Dilp1 is a semidominant mouse mutation that causes dilated pupils when heterozygous and is lethal when homozygous. Cross et al. (2004) reported a nonsense Phox2b mutation in Dilp1 mice. Mice carrying a targeted allele of Phox2b also had dilated pupils; the 2 alleles did not complement. The ciliary ganglion was atrophic in Phox2b heterozygous mutants. Some patients with congenital central hypoventilation syndrome (CCHS; 209880) have ocular abnormalities, including constricted rather than dilated pupils. The apparent phenotypic differences between mice carrying a loss-of-function mutation of Phox2b and CCHS patients indicates that PHOX2B mutations found in CCHS patients, all of which can produce proteins with intact DNA-binding domains, are gain-of-function mutations that alter rather than abolish protein function.

Dubreuil et al. (2008) found that mice heterozygous for the CCHS-causing expanded alanine tract in the Phox2b gene (603851.0001) had irregular breathing, did not respond to an increase in CO2, and died soon after birth from central apnea. Postmortem examination showed specific loss of Phox2b-expressing glutamatergic neurons in the retrotrapezoid nucleus/parafacial region, whereas other areas thought to be involved in breathing regulation were anatomically normal. The findings demonstrated the essential role of a specific population of medullary interneurons in driving proper breathing at birth.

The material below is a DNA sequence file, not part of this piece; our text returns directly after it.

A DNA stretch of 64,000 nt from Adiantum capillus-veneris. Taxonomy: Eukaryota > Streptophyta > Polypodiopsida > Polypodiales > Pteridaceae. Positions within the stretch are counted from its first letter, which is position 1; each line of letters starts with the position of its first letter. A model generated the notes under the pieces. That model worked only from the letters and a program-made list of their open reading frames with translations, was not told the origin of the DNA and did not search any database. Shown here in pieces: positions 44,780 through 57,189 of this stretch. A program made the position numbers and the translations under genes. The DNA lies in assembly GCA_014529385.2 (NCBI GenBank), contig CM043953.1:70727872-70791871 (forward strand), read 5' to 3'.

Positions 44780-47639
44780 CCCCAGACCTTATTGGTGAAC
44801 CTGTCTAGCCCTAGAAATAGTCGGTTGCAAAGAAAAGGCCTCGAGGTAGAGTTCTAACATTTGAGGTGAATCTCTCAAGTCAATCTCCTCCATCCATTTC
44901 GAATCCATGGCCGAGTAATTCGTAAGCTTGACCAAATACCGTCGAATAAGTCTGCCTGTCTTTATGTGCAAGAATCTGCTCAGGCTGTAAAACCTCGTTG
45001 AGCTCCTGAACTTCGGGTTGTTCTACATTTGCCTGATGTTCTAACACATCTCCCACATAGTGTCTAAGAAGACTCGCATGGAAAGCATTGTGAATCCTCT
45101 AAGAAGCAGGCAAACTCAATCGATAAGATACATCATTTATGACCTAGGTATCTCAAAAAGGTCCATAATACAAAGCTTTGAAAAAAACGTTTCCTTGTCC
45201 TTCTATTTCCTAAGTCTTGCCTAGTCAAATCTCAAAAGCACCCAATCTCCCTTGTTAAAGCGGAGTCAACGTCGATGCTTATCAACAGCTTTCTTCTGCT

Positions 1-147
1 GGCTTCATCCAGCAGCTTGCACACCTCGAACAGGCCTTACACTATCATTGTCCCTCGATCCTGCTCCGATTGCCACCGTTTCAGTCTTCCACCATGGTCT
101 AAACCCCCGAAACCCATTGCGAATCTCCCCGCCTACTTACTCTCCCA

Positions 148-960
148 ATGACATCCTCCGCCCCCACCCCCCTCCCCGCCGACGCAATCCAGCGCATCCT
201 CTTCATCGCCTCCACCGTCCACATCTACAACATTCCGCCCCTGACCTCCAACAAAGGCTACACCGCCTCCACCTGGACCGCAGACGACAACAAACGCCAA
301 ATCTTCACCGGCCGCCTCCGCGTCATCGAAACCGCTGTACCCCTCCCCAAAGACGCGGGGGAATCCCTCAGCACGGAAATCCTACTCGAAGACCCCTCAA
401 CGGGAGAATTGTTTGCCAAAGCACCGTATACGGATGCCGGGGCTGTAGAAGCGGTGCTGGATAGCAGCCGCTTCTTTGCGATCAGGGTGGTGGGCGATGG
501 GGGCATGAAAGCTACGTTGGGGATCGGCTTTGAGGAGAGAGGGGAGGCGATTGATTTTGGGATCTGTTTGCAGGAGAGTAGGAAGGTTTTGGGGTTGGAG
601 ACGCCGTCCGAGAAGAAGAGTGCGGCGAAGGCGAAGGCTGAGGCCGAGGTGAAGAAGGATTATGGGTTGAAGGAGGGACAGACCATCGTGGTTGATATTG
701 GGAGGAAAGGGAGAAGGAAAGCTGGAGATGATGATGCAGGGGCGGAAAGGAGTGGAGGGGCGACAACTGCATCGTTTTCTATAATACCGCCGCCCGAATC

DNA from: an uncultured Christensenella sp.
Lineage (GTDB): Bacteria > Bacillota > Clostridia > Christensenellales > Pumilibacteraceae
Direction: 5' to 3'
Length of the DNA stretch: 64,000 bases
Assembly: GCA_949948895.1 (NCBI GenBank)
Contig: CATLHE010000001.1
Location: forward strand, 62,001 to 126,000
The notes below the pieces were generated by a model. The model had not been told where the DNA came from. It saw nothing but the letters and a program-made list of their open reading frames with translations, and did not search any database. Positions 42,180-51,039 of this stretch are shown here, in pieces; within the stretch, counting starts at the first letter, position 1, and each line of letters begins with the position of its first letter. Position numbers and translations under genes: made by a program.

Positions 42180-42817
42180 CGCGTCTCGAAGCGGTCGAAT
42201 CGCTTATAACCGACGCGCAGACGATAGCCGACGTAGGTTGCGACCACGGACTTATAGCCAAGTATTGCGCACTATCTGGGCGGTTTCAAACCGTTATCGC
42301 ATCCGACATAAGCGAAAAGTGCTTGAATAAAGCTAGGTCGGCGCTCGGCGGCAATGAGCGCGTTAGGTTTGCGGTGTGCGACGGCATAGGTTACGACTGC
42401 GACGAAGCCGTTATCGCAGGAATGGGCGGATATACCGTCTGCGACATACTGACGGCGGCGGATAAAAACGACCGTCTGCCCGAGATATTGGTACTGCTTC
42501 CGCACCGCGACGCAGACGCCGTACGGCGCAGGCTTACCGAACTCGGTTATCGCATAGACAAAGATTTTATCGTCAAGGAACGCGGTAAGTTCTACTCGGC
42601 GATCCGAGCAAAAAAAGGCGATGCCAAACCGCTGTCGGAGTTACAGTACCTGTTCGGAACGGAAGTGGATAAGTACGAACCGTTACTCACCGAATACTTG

▼ ALLELIC VARIANTS ( 12 Selected Examples):

.0001 CENTRAL HYPOVENTILATION SYNDROME, CONGENITAL, 1
CCHS WITH HIRSCHSPRUNG DISEASE, INCLUDED
CENTRAL HYPOVENTILATION SYNDROME, LATE-ONSET, INCLUDED
PHOX2B, 15- TO 27-BP DUP, ALANINE TRACT EXPANSION, NT721
In 16 of 29 patients with congenital central hypoventilation syndrome (CCHS1; 209880), some of whom also had Hirschsprung disease and ganglioneuroblastoma or neuroblastoma, Amiel et al. (2003) found a triplet expansion of 15 to 27 nucleotides (nucleotides 721-780) of the PHOX2B gene, adding 5 to 9 alanines to the 20-residue polyalanine tract. Most mutant genotypes were different, suggesting that they derived from independent mutational events. The polyalanine triplet expansion was shown to be de novo in cases where parents were available. Two of these patients also carried mutations in RET (P1039L; 164761.0046) or GDNF (603851.0001).